Curt Schilling is blogging

I don’t care which baseball team you root for, if you have any interest in professional sports, you should take a look at Red Sox pitcher Curt Schilling’s blog. His first posts are remarkable. My favorites so far:

  • On baseball’s recent deal with DirecTV: “I don’t think there’s any doubt that we are still trying to pull ourselves out of the steroid scandal morass, only to have this latest legal situation crop up. Even with that scandal baseball has found a way to prosper, and at a point when fans were once again saying ‘Hey, you guys screwed up again, but we’re still here’, fans are given the shaft.”
  • His tribute to former pitching coach John Vukovich is incredible. For me, it’s a combination of Schilling’s acknowledgement of Vuk’s role in his career, his position as a father figure, and his commitment to the game: in an era of so may athletes who are all about themselves, Schilling’s tribute is not just touching, it’s inspiring. While the entire piece is worth-while, a paragraph near the end is particularly striking: “There is no doubt in my mind that my career would have been over ten or more years ago without John Vukovich. I often tried to but there was no way I could ever repay him for his commitment to me and the devotion and love he showed me throughout our 15+ years together. John Vukovich was the very person my dad was referring to when he called someone, ‘good people.’ It was the highest compliment my dad could give. John was good people every day of his life, and the game and I will miss him greatly.” Wow. (Make sure to read his tribute for two great stories about Vuk. Priceless.)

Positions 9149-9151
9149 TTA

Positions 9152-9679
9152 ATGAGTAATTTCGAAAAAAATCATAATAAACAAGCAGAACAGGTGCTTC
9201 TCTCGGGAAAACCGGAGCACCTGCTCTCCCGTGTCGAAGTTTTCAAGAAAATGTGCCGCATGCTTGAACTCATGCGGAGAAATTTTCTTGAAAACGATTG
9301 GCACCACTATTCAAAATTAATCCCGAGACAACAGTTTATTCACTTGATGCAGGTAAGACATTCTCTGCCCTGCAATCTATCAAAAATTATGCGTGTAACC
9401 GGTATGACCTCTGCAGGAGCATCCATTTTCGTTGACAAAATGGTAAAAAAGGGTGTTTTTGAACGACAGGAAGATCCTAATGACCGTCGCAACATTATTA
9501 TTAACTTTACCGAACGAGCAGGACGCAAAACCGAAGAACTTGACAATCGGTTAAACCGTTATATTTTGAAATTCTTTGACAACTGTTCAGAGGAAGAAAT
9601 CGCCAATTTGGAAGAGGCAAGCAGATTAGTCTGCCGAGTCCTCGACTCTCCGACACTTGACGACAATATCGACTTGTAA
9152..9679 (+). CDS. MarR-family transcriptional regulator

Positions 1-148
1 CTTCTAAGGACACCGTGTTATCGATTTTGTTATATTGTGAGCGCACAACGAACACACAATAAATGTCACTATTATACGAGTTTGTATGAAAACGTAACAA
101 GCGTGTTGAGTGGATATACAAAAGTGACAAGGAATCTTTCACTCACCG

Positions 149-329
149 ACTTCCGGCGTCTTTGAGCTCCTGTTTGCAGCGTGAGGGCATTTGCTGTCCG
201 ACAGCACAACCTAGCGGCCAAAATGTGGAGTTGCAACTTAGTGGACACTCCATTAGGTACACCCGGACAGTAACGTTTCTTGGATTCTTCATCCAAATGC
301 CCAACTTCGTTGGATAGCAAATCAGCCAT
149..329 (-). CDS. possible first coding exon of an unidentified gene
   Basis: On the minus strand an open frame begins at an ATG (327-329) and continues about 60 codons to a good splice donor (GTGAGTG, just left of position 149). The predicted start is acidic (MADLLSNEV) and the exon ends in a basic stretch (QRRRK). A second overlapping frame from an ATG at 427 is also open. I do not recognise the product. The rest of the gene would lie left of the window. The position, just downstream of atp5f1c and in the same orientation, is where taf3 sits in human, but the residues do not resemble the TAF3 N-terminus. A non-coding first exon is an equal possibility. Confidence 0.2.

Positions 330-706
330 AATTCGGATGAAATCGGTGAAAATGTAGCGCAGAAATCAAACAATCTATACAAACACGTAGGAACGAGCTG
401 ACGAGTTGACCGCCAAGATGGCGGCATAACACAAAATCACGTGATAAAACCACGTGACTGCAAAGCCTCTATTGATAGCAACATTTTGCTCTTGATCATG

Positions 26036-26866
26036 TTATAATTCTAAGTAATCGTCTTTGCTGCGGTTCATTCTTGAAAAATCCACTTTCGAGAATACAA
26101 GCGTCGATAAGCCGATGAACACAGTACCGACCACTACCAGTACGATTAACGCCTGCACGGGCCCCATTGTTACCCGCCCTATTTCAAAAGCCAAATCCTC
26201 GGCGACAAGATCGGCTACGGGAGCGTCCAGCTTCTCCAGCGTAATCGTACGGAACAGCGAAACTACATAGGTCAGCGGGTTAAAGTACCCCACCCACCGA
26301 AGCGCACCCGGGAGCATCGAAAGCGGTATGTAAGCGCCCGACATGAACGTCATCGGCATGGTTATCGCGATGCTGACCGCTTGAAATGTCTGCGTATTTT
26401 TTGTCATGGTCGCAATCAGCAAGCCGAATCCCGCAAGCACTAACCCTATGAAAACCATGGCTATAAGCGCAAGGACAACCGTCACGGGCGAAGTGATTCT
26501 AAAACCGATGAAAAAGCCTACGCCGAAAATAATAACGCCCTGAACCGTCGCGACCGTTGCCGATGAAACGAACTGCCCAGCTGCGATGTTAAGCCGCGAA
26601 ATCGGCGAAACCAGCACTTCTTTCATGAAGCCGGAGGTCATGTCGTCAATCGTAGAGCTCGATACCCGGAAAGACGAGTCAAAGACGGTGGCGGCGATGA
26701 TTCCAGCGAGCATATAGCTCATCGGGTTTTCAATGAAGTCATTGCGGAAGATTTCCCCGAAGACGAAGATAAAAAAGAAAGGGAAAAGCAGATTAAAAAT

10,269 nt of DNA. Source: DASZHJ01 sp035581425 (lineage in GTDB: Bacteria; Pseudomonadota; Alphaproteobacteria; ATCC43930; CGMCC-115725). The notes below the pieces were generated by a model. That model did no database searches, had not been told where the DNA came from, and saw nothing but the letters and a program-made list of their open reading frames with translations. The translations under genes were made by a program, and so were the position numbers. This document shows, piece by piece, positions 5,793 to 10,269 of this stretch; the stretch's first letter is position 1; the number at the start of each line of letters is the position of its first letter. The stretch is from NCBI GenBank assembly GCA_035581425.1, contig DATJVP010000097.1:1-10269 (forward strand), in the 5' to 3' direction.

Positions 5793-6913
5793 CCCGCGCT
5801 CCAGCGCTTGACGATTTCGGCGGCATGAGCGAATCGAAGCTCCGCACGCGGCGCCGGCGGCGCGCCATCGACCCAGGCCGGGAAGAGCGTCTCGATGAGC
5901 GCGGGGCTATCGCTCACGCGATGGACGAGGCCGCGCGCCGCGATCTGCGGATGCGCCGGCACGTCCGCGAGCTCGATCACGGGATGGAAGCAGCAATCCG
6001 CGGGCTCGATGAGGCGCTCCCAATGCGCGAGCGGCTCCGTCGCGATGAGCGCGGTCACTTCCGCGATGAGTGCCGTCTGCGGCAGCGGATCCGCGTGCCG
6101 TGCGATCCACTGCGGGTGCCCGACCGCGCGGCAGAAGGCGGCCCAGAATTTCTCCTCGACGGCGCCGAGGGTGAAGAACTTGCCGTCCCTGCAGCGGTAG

• On how he feels in spring training: “Overall I felt great physically. The change up got results but I felt like crap throwing it. I threw 14 of them today, out of 60 pitches. Right now My split is in between horrific and terrible, so that’s something else to work on.”

My Mom had a chance to meet Curt Schilling while doing some charity work in Philadelphia. She talked about what a great guy he was, and after the 2004 season, it was hard not to admire the work ethic and commitment to his team. Seeing this side of him, though, it’s hard not to admire him as a man, an entrepreneur, a parent, and a writer. He’s the real deal.

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